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Comment Re:Not buying it (Score 1) 97

Sure, it could be that. But it could also be:

  • A cleaning person plugging a vacuum cleaner into the power strip on the rack instead of into the wall outlet that's on an external circuit (combined with improper power filtering in the equipment).
  • Electrical noise caused by some other crappy piece of equipment in the rack (combined with improper power filtering in the equipment).
  • Errors caused by higher operating temperature.
  • Errors caused by emissions from natural Uranium or other radioactive elements in the soil.
  • A software bug.
  • A hardware bug.

And if it happens disproportionately on one class of equipment, unless there are material differences in the amount of shielding, any one of those five is probably much more likely than cosmic rays, IMO. :-)

Comment Re:Accenture (Score 1) 68

After they mismanaged the company for a few years, trashing our corporate culture and making all the employees miserable I found another job and resigned.

If you were an ethical person, you would have bailed as soon as the acquisition was announced.

miserable, judgemental jerk

Why would I be miserable? I don't have the taint of working for a criminal organization on my conscience.

-jcr

Comment Re:What's wrong with this? (Score 2) 143

Well, technically it is illegal for a private citizen to tamper with US foreign relations, and about the only way to do that effectively is to be a presidential candidate and open side negotiations with a foreign power in anticipation of your possible election (e.g. to continue doing something or taking a position against American interests until you are in power and will give them a better deal).

In that case this is both an issue for the FBI (for the criminal aspect) and the CIA (for the working against US interests aspect).

Over the years there have been charges of presidential candidates tampering with US foreign policy: Nixon in Vietnam; Reagan with Iran. In both cases the candidate succeeded. The evidence for Reagan's involvement with Iraq is circumstantial at best, which is what you'd expect because if Reagan had violated the Logan Act it would have been William Casey who orchestrated it. But there IS solid evidence that Nixon did try to ensure that the North Vietnamese didn't agree to any ceasefires with Johnson -- not only a violation of the Logan Act, but since we were at war with the North Vietnamese quite possibly a rare actual case of treason.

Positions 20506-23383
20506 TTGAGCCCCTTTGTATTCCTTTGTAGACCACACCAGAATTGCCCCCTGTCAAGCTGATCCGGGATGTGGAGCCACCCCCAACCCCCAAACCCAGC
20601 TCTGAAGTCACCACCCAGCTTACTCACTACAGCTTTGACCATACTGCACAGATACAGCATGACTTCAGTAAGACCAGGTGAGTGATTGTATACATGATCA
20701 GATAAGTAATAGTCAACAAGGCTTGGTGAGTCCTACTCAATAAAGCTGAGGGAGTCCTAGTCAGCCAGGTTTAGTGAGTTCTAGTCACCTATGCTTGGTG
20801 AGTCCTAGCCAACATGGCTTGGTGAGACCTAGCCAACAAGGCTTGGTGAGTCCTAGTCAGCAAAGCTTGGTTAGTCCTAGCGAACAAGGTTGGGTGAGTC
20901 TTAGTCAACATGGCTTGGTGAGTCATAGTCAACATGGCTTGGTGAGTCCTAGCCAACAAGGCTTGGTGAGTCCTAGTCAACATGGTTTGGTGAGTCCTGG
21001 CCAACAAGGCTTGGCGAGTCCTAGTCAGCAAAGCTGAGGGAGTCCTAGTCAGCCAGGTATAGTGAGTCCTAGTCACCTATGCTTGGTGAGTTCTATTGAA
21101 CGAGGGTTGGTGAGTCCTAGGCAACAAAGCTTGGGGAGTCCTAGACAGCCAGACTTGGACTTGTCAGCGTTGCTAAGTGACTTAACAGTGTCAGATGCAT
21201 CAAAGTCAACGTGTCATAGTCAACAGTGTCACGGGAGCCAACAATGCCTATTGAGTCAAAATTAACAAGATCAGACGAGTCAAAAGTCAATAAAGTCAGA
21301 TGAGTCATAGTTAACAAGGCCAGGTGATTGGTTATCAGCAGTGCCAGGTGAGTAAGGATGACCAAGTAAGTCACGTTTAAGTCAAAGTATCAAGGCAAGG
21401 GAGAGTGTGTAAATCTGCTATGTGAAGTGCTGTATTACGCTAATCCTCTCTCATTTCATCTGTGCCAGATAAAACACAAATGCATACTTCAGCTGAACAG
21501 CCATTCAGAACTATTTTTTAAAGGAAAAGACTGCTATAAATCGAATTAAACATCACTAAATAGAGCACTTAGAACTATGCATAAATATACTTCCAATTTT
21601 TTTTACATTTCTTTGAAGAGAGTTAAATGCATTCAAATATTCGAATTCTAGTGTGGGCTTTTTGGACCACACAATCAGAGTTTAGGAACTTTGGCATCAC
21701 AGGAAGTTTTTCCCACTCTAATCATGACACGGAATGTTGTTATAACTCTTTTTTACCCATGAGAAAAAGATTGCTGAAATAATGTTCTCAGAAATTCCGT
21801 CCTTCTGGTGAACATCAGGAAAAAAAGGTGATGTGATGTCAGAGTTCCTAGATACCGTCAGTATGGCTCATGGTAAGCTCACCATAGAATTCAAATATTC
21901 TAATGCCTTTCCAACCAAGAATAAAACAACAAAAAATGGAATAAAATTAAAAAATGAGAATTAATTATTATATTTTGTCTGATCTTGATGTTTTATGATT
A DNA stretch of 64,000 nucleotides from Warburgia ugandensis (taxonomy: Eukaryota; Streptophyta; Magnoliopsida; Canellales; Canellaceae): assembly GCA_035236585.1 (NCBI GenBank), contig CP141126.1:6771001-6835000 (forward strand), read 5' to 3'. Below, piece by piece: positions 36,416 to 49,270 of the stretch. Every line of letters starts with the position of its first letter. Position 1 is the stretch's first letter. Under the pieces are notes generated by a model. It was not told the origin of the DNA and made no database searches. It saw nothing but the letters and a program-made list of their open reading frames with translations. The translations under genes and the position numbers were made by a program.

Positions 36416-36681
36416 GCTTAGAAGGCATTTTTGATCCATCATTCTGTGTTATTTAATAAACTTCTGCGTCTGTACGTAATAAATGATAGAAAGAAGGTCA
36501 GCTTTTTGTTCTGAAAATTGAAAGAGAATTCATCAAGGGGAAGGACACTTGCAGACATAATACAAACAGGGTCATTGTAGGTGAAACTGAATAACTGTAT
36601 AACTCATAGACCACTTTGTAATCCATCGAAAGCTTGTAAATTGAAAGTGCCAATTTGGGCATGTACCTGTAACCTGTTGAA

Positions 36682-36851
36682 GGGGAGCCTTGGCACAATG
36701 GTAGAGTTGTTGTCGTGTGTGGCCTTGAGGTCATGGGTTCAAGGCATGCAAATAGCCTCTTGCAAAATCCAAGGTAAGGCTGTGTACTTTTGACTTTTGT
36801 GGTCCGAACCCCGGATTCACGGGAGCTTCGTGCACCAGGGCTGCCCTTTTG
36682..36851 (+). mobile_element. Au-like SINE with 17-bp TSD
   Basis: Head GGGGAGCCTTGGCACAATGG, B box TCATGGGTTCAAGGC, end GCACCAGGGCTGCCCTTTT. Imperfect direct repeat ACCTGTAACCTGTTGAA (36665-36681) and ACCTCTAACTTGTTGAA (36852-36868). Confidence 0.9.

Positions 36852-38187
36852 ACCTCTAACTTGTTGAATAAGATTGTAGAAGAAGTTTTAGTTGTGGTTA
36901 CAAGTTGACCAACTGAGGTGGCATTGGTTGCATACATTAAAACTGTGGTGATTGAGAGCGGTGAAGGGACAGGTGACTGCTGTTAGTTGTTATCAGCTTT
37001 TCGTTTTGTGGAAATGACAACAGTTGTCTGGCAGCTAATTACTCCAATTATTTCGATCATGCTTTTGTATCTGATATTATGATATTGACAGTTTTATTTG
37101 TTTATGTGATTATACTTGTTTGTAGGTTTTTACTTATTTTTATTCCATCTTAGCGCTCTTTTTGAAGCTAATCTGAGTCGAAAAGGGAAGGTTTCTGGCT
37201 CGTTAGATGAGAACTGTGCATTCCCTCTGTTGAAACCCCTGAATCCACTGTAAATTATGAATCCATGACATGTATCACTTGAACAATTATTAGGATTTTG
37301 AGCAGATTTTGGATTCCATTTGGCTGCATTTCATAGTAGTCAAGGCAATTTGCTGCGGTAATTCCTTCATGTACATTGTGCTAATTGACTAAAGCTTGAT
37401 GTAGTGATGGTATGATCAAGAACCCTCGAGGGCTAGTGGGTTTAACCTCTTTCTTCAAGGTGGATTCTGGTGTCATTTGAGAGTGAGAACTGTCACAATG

Comment Re:Curly braces = good. Indents = bad. (Score 3, Insightful) 130

Agreed. And more importantly, if you have braces, it is possible for the IDE to programmatically fix the indentation so that it is easy to read. There's absolutely no sane reason to require a programmer to use whitespace for any reason other than between tokens that would otherwise be a single token if shoved together. All other use should be superfluous, and the IDE should make it readable for you without the need for a person to do it.

And the reason braces should be in every programming language, IMO, is that it makes it easier to jump to the end of a block. When I have nested blocks in a properly braced language, I can hit percent in vi, and I'm at the end of that block. I don't have to move the cursor to the beginning of the line and laboriously hit the down arrow key a line at a time until I find a line that isn't indented as far. Therein lies the path to madness.

Want to dramatically improve the programming world in a single project? Design a meta-language for code formatting so that a set of text-based rules can enforce everybody's own quirky code formatting standards. Make it handle at least the twenty or so most popular programming languages. Then open source it under a BSD license so that the interpreter can be readily built into every IDE on the planet. Then, we can finally dispense with all of these silly programming languages that use whitespace syntactically once and for all.

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